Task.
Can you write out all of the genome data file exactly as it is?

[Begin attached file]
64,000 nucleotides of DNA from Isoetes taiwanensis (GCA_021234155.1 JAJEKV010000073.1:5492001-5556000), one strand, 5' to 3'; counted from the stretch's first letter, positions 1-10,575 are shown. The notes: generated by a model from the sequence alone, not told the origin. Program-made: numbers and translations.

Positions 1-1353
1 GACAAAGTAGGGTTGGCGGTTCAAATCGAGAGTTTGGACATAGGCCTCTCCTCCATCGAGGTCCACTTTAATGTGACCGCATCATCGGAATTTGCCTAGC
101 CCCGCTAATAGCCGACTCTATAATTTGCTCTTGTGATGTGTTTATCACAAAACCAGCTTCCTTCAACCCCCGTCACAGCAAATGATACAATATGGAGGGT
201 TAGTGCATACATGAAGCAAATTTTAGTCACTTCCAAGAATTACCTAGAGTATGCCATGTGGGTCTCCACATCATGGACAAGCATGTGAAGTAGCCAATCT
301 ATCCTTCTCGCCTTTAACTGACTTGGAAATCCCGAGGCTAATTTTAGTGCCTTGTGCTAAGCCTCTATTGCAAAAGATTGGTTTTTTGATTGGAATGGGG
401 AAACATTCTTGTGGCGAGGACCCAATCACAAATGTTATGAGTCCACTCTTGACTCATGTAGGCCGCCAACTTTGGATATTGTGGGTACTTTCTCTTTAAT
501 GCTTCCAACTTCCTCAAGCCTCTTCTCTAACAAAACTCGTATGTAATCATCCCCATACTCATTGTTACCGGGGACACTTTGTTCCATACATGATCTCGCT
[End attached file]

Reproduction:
64,000 nucleotides of DNA from Isoetes taiwanensis (GCA_021234155.1 JAJEKV010000073.1:5492001-5556000), one strand, 5' to 3'; counted from the stretch's first letter, positions 1-10,575 are shown. The notes: generated by a model from the sequence alone, not told the origin. Program-made: numbers and translations.

Positions 1-1353
1 GACAAAGTAGGGTTGGCGGTTCAAATCGAGAGTTTGGACATAGGCCTCTCCTCCATCGAGGTCCACTTTAATGTGACCGCATCATCGGAATTTGCCTAGC
101 CCCGCTAATAGCCGACTCTATAATTTGCTCTTGTGATGTGTTTATCACAAAACCAGCTTCCTTCAACCCCCGTCACAGCAAATGATACAATATGGAGGGT
201 TAGTGCATACATGAAGCAAATTTTAGTCACTTCCAAGAATTACCTAGAGTATGCCATGTGGGTCTCCACATCATGGACAAGCATGTGAAGTAGCCAATCT
301 ATCCTTCTCGCCTTTAACTGACTTGGAAATCCCGAGGCTAATTTTAGTGCCTTGTGCTAAGCCTCTATTGCAAAAGATTGGTTTTTTGATTGGAATGGGG
401 AAACATTCTTGTGGCGAGGACCCAATCACAAATGTTATGAGTCCACTCTTGACTCATGTAGGCCGCCAACTTTGGATATTGTGGGTACTTTCTCTTTAAT
501 GCTTCCAACTTCCTCAAGCCTCTTCTCTAACAAAACTCGTATGTAATCATCCCCATACTCATTGTTACCGGGGACACTTTGTTCCATACATGATCTCGCT